Human Rights Watch is urging the Indonesian government to rethink its classification of rebels in West Papua as terrorists.
Indonesia has formally designated Papuan independence fighters as “terrorists”, in a move expected to expand the military’s role in civilian policing in Papua.
But the NGO has warned that the new designation under counter-terrorism law could worsen racism and human rights abuses in West Papua while expanding the role of Indonesia’s military in civilian policing in the Melanesian region.
The designation was approved last week as military operations intensified in Papua region after an Indonesian intelligence chief was killed in an ambush by West Papua National Liberation Army (TPNPB) guerilla fighters.
In announcing the official’s death at a news conference in Jakarta last week, Indonesian President Joko Widodo vowed a military crackdown in Papua and declared the Liberation Army a terrorist organisation.
Formerly, Indonesian authorities referred to the Liberation Army as an “armed criminal group” (KKB).
A researcher with Human Rights Watch’s Indonesia office, Andreas Harsono, said the killing shocked and angered the public, the latest in a series of violent episodes in Papua that escalated since the Liberation Army was accused of killing 17 civilian road construction workers in Nduga regency in late 2018.
Cycle of deadly violence
Harsono said the designation of the terrorist categorisation to Papuan rebels was clearly a response to the cycle of deadly violence in Papua region.
But he was concerned that the broad classification under counter-terrorism legislation gave security forces the power to detain suspects for longer periods without charge, as well as hundreds of days before even going to trial, increasing the risk for suspects to be abused and tortured.
It also opens the floodgates of who could be branded as a terrorist in a region where pro-independence aspirations run deep among the indigenous population.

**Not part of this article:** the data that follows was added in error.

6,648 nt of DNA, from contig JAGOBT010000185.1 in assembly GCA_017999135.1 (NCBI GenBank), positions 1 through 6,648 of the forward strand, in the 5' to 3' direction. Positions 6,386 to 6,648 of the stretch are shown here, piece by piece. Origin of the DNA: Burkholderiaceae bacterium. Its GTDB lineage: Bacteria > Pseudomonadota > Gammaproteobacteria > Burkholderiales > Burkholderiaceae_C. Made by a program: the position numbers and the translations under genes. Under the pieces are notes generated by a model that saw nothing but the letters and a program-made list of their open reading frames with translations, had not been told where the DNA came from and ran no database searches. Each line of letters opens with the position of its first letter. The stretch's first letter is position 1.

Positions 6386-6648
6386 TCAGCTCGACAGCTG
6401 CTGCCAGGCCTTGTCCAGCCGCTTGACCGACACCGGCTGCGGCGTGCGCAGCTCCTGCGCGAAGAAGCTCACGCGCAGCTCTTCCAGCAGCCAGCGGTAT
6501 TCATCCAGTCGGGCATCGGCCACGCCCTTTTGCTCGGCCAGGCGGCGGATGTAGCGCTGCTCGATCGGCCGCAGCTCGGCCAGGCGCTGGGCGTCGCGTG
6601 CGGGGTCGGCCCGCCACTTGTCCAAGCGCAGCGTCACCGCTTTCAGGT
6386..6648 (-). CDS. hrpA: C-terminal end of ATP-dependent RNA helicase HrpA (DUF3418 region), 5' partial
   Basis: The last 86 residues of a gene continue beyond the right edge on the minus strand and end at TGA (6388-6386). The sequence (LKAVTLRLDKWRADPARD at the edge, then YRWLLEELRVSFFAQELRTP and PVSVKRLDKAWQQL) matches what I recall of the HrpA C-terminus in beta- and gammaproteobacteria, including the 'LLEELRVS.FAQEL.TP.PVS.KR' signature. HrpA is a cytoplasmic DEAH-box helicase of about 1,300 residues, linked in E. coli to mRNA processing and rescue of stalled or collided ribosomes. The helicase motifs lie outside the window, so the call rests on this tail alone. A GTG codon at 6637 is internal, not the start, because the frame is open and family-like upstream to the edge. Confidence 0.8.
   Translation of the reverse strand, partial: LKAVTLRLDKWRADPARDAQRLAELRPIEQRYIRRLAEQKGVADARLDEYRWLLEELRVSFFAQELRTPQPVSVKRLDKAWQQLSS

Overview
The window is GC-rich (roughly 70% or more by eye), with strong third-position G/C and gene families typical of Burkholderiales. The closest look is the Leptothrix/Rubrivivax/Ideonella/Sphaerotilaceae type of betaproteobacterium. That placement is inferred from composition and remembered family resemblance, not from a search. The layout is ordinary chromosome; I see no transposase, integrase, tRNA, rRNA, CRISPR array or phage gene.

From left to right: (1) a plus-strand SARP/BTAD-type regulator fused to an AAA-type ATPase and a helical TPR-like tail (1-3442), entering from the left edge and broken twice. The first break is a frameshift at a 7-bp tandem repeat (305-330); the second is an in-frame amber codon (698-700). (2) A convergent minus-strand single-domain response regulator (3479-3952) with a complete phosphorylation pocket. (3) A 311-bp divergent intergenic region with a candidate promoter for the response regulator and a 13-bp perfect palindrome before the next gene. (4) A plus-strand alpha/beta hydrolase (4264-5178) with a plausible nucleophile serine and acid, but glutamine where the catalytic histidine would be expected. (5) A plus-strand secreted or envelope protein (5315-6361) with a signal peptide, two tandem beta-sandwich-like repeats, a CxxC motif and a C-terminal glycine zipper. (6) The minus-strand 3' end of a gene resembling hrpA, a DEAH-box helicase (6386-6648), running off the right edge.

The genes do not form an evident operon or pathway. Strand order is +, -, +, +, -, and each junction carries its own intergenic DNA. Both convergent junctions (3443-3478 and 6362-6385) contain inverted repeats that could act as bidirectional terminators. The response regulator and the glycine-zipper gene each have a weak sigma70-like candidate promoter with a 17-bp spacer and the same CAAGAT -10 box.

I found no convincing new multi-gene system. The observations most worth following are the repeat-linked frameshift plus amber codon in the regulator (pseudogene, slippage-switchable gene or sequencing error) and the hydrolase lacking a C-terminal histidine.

“This provision could be used to authorise massive disproportionate surveillance that violates privacy rights in Papua,” Harsono warned.
He said that extending military deployment in a civillian policing context carried serious risks in Papua, in part because Indonesian soldiers typically were not trained in law enforcement.
According to him, the military justice system has a bad track record in investigating and prosecuting human rights abuses by Indonesian soldiers.
“The underlying problem in Papua is racism: racism against the dark skinned and curly haired people, and of course those that do most of the human rights abuses against ethnic Papuans, these dark-skinned, curly-haired people who are predominantly also Christian in Muslim-majority Indonesia are Indonesian soldiers and police officers,” he said.
The designation was unhelpful in terms of efforts to resolve long-running problems in Papua, Harsono explained.
“The Indonesian government should recognise that violating human rights in the name of counter-terrorism merely benefits armed extremists over the long term.”
Harsono said that threat posed by the Liberation Army needed to be put in perspective.
“According to Indonesian military estimate, they only have (around) 200 weapons. It is tiny, it is insignificant.
“Of course they are criminal, they kill people. Of course the police should act against them.
“But branding them as a terrorist organisation, these people who live in the forest who try to defend their forest, their culture, and their own people, mostly using bows and arrows, this is going to be ridiculous.
“This is going to affect these indigenous people so much. This is something the Indonesian government should review as soon as possible and if they don’t, the future generations will regret what the current government is doing.”